Science and the Art of Storytelling

Russ Rymer is a former editor with the American Assn. for the Advancement of Science and the New York Academy of Sciences. His third book, in progress, is a history of musical tuning

On Friday, when the class of 2001 celebrated its commencement from the California Institute of Technology, the class of 2002 graduated, without ceremony, from its own small experiment in higher education. This year, for the first time in the school's 110-year history, its faculty demanded that each junior produce a feature-length article on a scientific subject, one worthy of publication in a lay magazine (say Discover or Scientific American) and comprehensible to a lay audience.

The juniors may be excused if they were less than universally delighted to discover, amid the differential equations and thermodynamics of their traditional hard-core curriculum, this starling's egg of a journalism course. They weren't being asked to write informationally, as they already often do in term and technical papers, but stylistically, forensically, rhetorically, accessibly. In the local vernacular, they were being instructed to "dumb down."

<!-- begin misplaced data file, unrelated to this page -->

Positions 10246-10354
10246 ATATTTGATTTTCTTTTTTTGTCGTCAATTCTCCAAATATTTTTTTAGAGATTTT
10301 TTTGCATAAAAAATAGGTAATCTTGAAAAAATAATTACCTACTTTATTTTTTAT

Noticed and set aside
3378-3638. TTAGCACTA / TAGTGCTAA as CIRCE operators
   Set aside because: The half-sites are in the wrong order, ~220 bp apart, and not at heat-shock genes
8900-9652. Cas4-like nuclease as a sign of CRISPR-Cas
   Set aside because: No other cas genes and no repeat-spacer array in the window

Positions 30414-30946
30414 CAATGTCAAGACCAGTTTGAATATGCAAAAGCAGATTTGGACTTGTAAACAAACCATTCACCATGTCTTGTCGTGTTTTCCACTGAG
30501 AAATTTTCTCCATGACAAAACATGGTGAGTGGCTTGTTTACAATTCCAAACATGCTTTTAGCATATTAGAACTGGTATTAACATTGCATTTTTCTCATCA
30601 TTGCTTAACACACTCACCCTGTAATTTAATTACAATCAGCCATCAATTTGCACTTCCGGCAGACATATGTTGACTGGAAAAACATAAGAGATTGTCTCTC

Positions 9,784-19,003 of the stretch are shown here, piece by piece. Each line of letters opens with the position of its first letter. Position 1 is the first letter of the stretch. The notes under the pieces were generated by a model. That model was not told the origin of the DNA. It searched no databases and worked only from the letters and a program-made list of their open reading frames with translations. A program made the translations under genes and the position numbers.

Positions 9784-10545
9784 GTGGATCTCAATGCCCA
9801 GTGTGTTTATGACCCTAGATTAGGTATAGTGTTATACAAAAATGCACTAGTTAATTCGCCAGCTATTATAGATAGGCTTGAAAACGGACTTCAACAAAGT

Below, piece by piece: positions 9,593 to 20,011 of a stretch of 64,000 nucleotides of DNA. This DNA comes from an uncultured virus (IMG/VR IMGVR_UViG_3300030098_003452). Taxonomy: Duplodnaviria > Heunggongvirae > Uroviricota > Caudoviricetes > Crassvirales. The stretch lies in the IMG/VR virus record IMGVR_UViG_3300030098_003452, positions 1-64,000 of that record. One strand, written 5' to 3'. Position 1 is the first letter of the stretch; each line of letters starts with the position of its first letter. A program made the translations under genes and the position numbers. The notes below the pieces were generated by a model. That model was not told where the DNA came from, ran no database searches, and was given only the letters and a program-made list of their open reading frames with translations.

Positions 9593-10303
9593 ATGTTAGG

Needless to say, this left those several of us hired to edit them with some explaining to do. The requirement wasn't just burdensome; it was heretical. Scientists everywhere tend to regard science journalism as a species of grotesquery akin to a two-headed calf--a Siamese confabulation to which the only humane response is, "How do we separate one from the other without killing both?"

The aversion to popularization is sometimes attributed to a prideful sort of academic omerta , an ivy wall of silence guarding the ceremonies of an insular elect. But it has more respectable roots. For one thing, science is easy to get wrong, even by the best-intentioned layman, and especially by a public as given to instant judgment as it is impervious to scientific literacy. Beyond that, the inner processes of science rest on no principle more fundamental than dispassionate precision, a sere exactitude, an abhorrence of the overstated detail. As not in the realms of art, politics, religion or, heaven knows, journalism, its effectiveness--its very persuasiveness--resides in its renunciation of rhetoric. The I Corinthians definition of Love could fit as well the discipline: Science is not puffed up.

Nor dumbed down. So why the new requirement, and the retaining of such puff adders as myself? The official explanation to the poor juniors was that the ability to write would help them in the getting of grants and in their dealings with industry--the alternative inevitables of their future careers. No one familiar with the grace and poetry of grant applications or annual reports was persuaded by this. The larger reasons, to my mind, lie elsewhere, and may contradict the official explanation.